DESCRIPTION (provided by applicant): Project Summary Colorectal cancer (CRC) is the second leading cause of cancer death in the industrialized world and the search for susceptibility factors has been a research priority. Affected relative pair studies from the Cancer Genetics Network (CGN), the Colon Neoplasia Sibling Study (CNSS) as well as others have reported genetic regions that are co-inherited more often in first-degree relatives with colorectal cancer (CRC) than those without. A previously unsuspected region on 7q31 was recently identified in the CGN cohort in kindreds with two siblings with CRC (Neklason et al., 2008a). Other studies also found linkages to 9q22.33, 3q21-24, and 11q23 with some minor peaks, including 7q, in agreement across studies (Daley et al., 2008; Djureinovic et al., 2006; Kemp et al., 2006; Neklason et al., 2008a; Wiesner et al., 2003). This supports the paradigm that common inherited colon cancer arises from a number of susceptibility genes of lower penetrance rather than highly penetrant alleles that cause the well described colon cancer syndromes, such as Lynch syndrome or Familial Adenomatous Polyposis. Identifying causative moderate penetrance alleles has been problematic because adequate sample size of kindreds with multiple members with CRC are needed for statistical power. In this application, we plan to address this problem by merging the resources of two large family based studies, CGN and CNSS, and perform a pooled whole genome linkage analysis. In addition, confirmation of the chromosome 7q31 linkage signal will be further analyzed by additional genotyping at 7q in both cohorts. The pooled analysis will include a population of 194 kindreds with colon neoplasias collected by the CNSS study at Case Western University (Daley et al., 2008; Wiesner et al., 2003) and evaluated with the CIDR panel of 389 short tandem repeat (STR) markers, and a population of 83 kindreds of two or more siblings with CRC collected by the CGN and evaluated with 1100 deCODE STR markers (Neklason et al., 2008a). Candidate genes within the 7q31 locus will also be evaluated for alterations in germline DNA and loss of heterozygosity (LOH) in paired normal and tumor DNA. We hypothesize that multiple genetic loci are responsible for familial colorectal cancers; that these genetic loci can be isolated by increasing the statistical power with stratified analysis of affected relative pair populations; and genes with functional changes can be identified within these loci by evaluating the specific populations that link to the loci.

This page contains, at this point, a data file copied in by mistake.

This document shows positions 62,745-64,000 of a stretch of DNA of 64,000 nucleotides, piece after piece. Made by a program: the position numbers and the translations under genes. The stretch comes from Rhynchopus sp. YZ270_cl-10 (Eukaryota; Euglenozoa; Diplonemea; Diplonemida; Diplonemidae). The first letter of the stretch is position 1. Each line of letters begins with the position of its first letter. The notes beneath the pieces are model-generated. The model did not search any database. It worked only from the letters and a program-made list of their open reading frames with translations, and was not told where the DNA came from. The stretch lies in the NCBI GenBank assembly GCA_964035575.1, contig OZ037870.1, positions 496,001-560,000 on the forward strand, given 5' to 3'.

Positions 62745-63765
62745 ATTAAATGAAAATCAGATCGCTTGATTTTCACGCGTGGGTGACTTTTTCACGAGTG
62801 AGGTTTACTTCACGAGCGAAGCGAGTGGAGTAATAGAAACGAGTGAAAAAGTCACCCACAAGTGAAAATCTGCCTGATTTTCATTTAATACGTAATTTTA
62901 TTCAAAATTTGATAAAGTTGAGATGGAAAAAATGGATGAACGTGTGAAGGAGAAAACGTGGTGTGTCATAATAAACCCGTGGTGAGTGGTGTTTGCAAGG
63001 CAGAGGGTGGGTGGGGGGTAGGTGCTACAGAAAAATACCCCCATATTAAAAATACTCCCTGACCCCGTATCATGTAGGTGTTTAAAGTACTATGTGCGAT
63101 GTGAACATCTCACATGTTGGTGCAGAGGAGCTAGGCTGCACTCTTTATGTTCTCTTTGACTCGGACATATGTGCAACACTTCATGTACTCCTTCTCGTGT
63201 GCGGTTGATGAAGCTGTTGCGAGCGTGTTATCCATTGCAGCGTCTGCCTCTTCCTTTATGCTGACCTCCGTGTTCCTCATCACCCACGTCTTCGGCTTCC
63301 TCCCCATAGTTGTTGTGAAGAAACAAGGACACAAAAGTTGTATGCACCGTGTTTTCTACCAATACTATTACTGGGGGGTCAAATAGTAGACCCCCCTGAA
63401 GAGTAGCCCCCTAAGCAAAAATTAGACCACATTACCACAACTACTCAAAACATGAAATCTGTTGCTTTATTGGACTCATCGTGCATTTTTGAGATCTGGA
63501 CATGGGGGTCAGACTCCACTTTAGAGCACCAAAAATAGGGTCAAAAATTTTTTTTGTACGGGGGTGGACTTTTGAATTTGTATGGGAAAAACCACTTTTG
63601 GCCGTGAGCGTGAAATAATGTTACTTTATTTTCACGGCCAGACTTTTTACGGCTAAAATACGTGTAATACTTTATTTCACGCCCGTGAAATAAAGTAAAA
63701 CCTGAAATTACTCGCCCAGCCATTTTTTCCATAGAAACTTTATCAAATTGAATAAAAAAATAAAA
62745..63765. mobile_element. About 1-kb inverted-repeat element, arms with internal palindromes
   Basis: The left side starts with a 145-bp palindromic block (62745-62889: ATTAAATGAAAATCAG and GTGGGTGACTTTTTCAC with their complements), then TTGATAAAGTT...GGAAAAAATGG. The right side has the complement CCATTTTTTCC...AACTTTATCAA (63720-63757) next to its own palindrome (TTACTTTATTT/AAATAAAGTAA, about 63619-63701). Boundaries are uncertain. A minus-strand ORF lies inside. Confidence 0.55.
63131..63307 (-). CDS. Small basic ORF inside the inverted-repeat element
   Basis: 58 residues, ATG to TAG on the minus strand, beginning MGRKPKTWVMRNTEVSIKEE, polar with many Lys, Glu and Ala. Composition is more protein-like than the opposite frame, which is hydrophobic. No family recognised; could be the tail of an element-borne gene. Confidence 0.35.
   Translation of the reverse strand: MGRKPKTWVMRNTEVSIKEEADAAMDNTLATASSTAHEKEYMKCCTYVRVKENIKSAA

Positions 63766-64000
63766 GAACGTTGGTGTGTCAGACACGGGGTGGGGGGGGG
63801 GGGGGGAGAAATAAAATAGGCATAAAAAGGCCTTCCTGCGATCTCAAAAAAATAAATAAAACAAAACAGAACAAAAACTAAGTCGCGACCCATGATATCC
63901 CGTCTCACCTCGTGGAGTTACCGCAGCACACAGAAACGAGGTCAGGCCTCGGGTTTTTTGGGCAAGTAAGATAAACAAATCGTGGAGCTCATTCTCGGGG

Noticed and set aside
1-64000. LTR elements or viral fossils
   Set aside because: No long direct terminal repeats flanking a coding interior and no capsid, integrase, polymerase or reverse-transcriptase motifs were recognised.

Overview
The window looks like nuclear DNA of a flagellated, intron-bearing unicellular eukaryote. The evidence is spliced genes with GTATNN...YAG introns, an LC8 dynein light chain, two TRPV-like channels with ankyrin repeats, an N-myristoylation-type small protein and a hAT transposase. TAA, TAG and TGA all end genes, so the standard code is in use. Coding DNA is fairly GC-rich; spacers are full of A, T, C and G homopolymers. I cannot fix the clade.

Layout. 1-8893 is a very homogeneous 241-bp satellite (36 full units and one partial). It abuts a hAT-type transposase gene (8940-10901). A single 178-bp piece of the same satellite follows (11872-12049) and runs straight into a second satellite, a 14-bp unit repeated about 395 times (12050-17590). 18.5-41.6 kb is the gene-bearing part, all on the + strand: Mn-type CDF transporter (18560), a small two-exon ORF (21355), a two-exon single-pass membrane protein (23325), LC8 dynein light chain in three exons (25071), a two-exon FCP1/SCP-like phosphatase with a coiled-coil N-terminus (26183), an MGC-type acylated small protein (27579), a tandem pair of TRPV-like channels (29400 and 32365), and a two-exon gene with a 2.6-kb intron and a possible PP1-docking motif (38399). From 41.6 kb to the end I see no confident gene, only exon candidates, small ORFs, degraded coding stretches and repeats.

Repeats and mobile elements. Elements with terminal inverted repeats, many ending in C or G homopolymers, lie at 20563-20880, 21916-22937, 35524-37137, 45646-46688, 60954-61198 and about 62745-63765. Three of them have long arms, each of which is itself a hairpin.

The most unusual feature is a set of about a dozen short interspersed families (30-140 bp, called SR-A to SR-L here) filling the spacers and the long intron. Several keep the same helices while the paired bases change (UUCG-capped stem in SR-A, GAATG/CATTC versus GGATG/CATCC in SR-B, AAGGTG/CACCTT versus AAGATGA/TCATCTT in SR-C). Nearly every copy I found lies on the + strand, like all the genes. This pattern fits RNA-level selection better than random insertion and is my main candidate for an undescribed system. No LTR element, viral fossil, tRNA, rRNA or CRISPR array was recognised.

PUBLIC HEALTH RELEVANCE: Project Narrative Colorectal cancer (CRC) is the second leading cause of cancer death in the industrialized world and the search for inherited risk factors has been a research priority. This project will combine two large studies of related individuals with colon cancer and precancerous colonic polyps to identify genetic risk factors that are commonly inherited. The project will also focus on better defining a previously identified region on chromosome 7 and examine genes in region for mutations leading to this increased risk.
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